Wednesday, September 07, 2011

Another 'Dockhand' Beer at Black Star

I loved both Recalcitrant Dockhand and Cantankerous Dockhand at Black Star Co-op, my neighborhood bar, so I definitely gotta walk down the street and check out the new Rebellious Dockhand. From their website:
Waterloo, our first endeavor into wild, sour beers, was a huge success. We just served up the final batch of Waterloo and it will make a national appearance in Denver at this year’s Great American Beer Festival. I learned a lot through the sour mashing techniques used to give Waterloo its distinctly tart, funky flavor, and these lessons learned were used in our final wild Summer beer — Rebellious Dockhand. For the latest beer in the “Dockhand Series,” we take the base ingredients from Recalcitrant Dockhand, sour the mash, and then add raspberry puree to make one of the most unique beers coming out of the co-op’s brewery. Rebellious Dockhand has strong raspberry flavor and aroma on top of roasty, complex maltiness. The wild sourness is more subtle in this beer compared to Waterloo. The sourness is meant to enhance the raspberries and provide a tart, refreshing Summer beer, but with depth and earthiness that make Rebellious more than just another fruit beer!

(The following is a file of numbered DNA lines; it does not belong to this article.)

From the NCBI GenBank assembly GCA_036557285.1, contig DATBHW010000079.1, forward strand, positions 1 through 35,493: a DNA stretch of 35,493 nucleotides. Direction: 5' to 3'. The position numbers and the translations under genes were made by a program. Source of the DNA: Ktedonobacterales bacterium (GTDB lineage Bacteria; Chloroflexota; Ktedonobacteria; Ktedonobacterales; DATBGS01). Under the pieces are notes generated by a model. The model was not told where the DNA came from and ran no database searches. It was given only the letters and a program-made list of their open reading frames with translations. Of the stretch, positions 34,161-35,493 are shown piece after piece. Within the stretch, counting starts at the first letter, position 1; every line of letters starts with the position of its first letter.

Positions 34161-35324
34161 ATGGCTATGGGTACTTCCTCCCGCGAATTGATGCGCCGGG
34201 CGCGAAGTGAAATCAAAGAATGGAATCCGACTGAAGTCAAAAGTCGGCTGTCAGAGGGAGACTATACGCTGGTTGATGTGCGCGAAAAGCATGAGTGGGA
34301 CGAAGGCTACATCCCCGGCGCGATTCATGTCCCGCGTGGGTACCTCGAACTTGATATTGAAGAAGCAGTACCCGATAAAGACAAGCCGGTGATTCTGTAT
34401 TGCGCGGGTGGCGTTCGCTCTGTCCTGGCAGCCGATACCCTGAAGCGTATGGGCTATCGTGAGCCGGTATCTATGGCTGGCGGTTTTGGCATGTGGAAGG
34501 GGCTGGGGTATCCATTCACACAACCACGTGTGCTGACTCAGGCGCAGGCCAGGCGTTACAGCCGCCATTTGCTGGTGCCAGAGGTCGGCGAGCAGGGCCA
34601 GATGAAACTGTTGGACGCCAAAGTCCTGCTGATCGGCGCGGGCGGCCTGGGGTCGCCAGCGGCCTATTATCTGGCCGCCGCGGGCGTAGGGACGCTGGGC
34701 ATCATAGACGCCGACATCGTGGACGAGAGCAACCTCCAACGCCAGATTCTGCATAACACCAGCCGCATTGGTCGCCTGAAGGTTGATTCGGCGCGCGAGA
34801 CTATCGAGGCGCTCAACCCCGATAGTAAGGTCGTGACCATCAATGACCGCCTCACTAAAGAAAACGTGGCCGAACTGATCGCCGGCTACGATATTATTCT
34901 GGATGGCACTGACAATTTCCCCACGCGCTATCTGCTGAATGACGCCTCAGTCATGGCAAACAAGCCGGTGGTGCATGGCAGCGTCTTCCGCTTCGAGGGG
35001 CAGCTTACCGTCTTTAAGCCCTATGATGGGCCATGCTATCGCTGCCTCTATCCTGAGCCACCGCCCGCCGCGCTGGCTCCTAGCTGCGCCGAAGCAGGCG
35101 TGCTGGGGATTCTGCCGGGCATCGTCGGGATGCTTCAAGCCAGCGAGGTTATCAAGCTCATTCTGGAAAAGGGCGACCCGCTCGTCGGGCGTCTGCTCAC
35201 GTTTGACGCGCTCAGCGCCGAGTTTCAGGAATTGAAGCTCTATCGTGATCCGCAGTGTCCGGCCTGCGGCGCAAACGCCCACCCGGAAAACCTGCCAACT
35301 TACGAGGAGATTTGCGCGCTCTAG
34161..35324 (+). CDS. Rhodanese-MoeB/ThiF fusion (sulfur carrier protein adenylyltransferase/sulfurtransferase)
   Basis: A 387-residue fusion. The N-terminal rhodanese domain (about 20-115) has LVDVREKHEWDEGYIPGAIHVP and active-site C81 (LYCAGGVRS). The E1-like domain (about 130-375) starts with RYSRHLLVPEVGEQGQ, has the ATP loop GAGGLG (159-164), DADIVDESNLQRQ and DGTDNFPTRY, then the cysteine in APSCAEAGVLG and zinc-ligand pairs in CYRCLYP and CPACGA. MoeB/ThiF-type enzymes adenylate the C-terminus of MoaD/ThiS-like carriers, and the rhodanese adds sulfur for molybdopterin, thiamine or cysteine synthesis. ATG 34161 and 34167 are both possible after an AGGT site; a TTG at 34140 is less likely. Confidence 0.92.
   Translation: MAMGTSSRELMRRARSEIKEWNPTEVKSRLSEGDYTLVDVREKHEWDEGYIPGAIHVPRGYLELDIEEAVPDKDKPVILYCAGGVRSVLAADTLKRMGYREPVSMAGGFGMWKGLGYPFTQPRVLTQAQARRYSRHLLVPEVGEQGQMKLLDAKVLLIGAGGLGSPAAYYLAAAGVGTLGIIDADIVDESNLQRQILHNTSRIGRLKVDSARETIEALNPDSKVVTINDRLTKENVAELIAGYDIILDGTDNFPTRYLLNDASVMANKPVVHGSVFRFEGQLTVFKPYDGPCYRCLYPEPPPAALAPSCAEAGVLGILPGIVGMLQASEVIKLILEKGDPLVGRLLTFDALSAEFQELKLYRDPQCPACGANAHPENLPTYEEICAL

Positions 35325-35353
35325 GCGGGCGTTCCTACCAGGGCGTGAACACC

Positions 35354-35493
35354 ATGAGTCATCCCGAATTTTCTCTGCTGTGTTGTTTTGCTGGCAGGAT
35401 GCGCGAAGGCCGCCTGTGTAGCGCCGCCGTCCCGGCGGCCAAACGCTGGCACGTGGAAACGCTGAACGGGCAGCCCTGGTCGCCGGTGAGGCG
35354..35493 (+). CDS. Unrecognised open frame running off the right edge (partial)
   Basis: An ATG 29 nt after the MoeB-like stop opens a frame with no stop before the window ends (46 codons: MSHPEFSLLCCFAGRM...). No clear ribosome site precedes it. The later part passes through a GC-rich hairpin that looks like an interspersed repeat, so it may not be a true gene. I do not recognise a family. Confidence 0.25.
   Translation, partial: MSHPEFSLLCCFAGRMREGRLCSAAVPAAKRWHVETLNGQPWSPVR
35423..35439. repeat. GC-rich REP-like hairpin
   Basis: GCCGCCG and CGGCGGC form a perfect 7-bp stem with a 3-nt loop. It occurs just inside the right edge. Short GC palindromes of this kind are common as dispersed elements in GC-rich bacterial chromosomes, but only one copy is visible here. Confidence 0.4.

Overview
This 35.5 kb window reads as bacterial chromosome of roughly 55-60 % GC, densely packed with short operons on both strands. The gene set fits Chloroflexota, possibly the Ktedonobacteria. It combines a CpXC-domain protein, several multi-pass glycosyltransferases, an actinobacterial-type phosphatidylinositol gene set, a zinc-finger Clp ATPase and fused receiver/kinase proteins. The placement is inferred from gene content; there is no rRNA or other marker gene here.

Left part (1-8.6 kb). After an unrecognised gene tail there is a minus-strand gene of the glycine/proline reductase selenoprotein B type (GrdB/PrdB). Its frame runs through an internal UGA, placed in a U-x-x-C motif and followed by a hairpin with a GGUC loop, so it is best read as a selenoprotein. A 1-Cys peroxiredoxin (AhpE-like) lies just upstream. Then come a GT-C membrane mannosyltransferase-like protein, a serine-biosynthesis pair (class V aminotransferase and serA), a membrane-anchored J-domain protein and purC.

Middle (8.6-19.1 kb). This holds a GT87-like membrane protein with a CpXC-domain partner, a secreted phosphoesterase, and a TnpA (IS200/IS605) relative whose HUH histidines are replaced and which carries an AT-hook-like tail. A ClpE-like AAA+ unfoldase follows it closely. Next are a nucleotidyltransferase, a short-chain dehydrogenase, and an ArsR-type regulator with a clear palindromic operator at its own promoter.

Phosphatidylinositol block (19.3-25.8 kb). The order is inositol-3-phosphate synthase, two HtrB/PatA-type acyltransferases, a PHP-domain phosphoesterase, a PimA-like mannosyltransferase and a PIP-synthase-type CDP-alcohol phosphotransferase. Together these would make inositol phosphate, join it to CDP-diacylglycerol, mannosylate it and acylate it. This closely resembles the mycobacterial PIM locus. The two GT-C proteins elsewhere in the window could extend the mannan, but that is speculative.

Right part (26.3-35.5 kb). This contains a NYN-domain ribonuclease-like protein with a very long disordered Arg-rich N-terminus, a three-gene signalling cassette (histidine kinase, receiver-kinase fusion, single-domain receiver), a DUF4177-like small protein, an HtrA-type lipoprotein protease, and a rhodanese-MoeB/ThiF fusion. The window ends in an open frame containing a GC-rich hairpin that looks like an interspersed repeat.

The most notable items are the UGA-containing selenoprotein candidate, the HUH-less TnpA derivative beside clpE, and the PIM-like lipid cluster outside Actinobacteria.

Additionally, to provide higher quality in our beers, we are now treating each batch with a “fining product” that helps settle out the yeast quicker and provide a clean, brite beer. A lot of breweries can filter out their yeast as a final step before serving. If too much yeast is left in the beer, it can dominate the flavors and tend to prohibit the subtleties of the malts and hops from coming through as brightly. Therefore, it’s common to either settle out the yeast over a longer period of time, remove the yeast with a coarse filter, or speed the settling of the yeast with a fining product. The most common and effective fining product is isinglass, which is a form of collagen derived from dried fish bladders. The isinglass grabs the yeast and settles down to the bottom of the tank where we then pull the beer off of the top of the yeast bed. Virtually no isinglass makes it into the final product, but instead, you get a beautiful, clean tasting beer! We are investigating other, synthetic fining agents to preserve the vegan-ness of our house beers and hope to quickly find a quality product that is comparable to our current fining agent. (Note: obviously this isn’t done for beers that are supposed to have a yeast presence like hefe-weizens and witbiers).

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